The man who helped end the Alaska Aces hockey season last month is coming back to Anchorage next week to interview for the UAA coaching job -- a direct result of the university's decision to halt its search for a new coach in order to expand the search committee and job criteria.
The new criteria opened the door for Stockton Thunder coach Matt Thomas, one of six coaching finalists announced Monday by the university.
Thomas, whose team beat the Aces in the playoffs last month and more recently lost the ECHL Kelly Cup Finals to the Reading Royals, said he didn't apply for the job the first time it was posted.
"I only have three years of collegiate hockey experience, so I didn't fall into the criteria," he said in a phone interview Monday.
Four of the six finalists emerged from the search's second go-round. All six will come to Anchorage for interviews and public forums this week and next.
Two will make return trips after being named finalists in the early going of UAA's search to replace Dave Shyiak, who was fired two months ago following eight losing seasons:
• Michael Corbett, an assistant coach at Air Force for 10 years who last season was the associate head coach for the Central Collegiate Hockey Association team;
• Chris Brown, a former UAA assistant who is the head coach at Division III Augsburg College in Minnesota.
The other four finalists are products of the second search. In addition to Thomas, that group includes:
• Kevin Hartzell, the former head coach of two U.S. Hockey League teams, most recently the Sioux City Stampede;
• Dave Peters, an assistant coach at Dartmouth College of the Eastern College Athletic Conference since 1999;
• Ron Fogarty, program founder and head coach since 2006 at Division III Adrian College in Michigan.
Meanwhile, two coaches who were among the original four finalists don't want the job anymore -- Gary Heenan, head coach at Utica College, and Damon Whitten, a former UAA assistant. Both withdrew after UAA Chancellor Tom Case halted the original search a month ago.
Heenan said in an interview Monday the hiring process was taking too long.
"It wasn't fair to my team and my family," he said.
Thomas, 37, said he wants the job because he's eager to return to college hockey after more than a decade in the ECHL. Before joining Stockton in 2008, Thomas coached Fresno (2005-08) and Atlantic City (2002-05).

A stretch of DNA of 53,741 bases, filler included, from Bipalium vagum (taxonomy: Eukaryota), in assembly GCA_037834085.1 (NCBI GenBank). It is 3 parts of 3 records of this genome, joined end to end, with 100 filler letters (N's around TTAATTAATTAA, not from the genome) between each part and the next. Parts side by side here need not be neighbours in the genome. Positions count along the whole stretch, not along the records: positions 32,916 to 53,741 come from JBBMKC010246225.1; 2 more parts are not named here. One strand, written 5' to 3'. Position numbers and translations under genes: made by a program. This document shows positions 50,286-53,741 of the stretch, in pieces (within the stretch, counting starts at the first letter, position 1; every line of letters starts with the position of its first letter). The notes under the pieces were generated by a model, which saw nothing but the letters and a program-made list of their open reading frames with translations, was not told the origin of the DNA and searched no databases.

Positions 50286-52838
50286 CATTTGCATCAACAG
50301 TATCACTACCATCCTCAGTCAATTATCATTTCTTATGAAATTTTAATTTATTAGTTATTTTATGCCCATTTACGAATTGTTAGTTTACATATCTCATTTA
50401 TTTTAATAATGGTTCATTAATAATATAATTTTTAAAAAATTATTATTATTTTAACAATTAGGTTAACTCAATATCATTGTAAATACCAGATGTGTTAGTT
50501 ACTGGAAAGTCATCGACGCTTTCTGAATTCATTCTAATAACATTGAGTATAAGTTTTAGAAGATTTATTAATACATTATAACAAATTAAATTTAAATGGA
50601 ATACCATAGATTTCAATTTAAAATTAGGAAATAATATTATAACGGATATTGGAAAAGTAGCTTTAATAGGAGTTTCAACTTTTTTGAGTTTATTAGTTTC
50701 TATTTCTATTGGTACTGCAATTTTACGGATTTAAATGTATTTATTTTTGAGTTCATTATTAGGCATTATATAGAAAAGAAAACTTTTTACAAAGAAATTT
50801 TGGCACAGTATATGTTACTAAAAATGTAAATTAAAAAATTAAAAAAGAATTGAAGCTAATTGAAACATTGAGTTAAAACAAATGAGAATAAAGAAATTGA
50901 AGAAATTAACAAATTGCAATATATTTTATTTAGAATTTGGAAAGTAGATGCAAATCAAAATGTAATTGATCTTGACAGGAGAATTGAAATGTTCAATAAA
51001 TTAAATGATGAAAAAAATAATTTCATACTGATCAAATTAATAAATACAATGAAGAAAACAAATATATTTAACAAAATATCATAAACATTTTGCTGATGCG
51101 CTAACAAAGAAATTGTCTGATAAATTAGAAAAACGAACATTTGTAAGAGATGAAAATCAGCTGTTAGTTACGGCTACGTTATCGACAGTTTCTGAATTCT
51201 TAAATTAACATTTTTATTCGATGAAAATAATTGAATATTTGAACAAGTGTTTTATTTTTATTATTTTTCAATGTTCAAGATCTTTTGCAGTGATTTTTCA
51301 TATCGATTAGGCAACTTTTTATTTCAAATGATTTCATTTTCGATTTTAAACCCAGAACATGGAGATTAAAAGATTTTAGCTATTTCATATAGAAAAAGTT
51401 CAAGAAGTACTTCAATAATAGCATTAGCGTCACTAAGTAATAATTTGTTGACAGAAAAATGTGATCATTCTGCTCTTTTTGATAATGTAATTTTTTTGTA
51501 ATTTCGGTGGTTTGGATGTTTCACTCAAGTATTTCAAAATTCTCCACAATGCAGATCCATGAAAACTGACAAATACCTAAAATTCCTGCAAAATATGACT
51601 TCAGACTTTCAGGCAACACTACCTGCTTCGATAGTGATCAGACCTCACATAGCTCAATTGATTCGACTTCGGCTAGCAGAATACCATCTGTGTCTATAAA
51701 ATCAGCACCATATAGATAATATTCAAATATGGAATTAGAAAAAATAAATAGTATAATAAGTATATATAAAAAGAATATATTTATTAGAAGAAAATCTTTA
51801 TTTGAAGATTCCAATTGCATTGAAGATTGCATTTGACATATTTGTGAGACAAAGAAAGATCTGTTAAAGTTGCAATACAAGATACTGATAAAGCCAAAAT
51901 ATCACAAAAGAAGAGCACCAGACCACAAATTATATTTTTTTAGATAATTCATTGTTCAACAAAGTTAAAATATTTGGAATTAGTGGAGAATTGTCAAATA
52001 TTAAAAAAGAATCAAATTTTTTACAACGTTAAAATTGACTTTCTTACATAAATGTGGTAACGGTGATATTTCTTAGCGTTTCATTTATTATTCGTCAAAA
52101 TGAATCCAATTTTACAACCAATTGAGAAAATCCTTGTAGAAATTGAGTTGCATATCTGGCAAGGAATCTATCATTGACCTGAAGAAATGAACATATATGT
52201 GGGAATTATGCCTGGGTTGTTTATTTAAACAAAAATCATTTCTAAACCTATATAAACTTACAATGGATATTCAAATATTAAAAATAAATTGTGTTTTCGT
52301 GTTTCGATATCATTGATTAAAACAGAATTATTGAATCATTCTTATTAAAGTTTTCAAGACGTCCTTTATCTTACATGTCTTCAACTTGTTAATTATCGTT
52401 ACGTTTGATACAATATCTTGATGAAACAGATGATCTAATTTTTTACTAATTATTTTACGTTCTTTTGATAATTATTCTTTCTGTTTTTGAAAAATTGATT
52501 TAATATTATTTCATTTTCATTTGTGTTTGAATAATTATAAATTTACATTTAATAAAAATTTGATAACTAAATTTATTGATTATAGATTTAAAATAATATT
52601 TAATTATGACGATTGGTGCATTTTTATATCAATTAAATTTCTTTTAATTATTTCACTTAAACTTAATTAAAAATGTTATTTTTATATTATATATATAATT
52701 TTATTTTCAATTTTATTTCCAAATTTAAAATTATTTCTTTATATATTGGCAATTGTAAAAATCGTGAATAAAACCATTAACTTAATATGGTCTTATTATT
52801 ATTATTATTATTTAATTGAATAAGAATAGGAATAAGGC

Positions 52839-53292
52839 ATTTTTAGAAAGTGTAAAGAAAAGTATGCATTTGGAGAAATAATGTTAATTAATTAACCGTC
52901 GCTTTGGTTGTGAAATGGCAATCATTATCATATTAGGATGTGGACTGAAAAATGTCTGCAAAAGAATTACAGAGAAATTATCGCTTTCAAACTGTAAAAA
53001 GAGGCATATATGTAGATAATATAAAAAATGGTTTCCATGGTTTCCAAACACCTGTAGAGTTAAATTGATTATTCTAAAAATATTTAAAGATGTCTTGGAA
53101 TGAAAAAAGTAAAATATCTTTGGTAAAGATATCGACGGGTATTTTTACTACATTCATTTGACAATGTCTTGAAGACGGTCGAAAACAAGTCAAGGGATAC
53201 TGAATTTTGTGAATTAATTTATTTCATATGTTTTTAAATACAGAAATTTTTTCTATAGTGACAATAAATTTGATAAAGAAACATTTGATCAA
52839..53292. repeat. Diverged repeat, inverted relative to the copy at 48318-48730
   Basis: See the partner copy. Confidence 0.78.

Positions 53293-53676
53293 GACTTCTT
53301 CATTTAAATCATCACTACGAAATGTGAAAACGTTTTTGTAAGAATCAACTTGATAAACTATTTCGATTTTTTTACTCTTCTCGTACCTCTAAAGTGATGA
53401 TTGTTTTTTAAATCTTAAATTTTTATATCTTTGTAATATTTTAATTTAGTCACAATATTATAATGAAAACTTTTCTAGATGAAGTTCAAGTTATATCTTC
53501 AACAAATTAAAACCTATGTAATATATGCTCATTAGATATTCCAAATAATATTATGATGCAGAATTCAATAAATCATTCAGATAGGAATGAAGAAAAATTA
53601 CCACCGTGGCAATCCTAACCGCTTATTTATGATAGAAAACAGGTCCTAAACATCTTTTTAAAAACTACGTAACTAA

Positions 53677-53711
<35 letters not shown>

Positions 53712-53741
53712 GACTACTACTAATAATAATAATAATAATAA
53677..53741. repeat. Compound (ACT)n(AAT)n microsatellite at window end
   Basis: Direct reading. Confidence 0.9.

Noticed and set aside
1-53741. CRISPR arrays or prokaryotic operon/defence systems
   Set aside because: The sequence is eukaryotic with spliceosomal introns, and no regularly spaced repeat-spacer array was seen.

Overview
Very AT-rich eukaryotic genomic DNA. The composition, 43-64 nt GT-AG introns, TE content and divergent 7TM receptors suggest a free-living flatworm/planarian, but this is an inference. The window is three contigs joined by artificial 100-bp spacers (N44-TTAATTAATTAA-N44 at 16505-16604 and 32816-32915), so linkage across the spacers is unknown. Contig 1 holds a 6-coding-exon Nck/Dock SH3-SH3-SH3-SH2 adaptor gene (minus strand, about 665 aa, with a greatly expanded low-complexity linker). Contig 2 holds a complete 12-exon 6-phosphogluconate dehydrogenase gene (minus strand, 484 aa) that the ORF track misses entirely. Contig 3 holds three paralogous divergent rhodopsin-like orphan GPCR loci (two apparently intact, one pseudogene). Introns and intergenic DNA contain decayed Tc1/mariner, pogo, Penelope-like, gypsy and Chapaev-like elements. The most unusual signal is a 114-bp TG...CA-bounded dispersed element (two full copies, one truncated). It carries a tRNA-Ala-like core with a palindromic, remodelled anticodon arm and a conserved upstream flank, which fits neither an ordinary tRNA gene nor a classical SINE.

"I have a desire to coach college hockey, a strong desire," he said. "Anchorage is a great hockey community and that excites me, and I like a challenge. They're looking for a shift in the leadership of the program, and for me that's something that just gets me excited. I just think there's an opportunity to go up there and really be part of something special."
Like Thomas, Hartzell benefitted from the expanded job criteria. He doesn't come with much college coaching experience, but he logged two successful stints as a head coach in the USHL, the top junior league in the nation. Hartzell, who was with the Sioux City Stampede from 2005-12 and the St. Paul Vulcans from 1983-89, racked up more than 400 wins and two league championships while in the USHL.
Peters was the top assistant and recruiter at Providence from 1993-98 before joining Dartmouth. He has helped Dartmouth to an NCAA Division I top-20 ranking in nine of the last 11 seasons.
Fogarty spent 10 seasons as a Division I assistant at Bowling Green, Clarkson and Colgate. Since establishing the team at Adrian College, he owns a 145-20-6 record.
UAA has been without a hockey coach since March 29, when Shyiak was fired after eight straight losing seasons and an 80-177-33 record.
Events since then have rattled Seawolves athletics to its very core, resulting in last week's firing of longtime athletic director Steve Cobb and this week's appearance in front of the university's Board of Regents for UAA Chancellor Tom Case, who has been asked for a report on UAA athletics.
Heenan said that turmoil figured less into his decision to withdraw than the time it's taking for UAA to choose a new coach.
"Personally I enjoyed my time with Dr. Cobb and had a really good experience while I was up there," he said.
Reach Beth Bragg at email@example.com or 257-4335.
By BETH BRAGG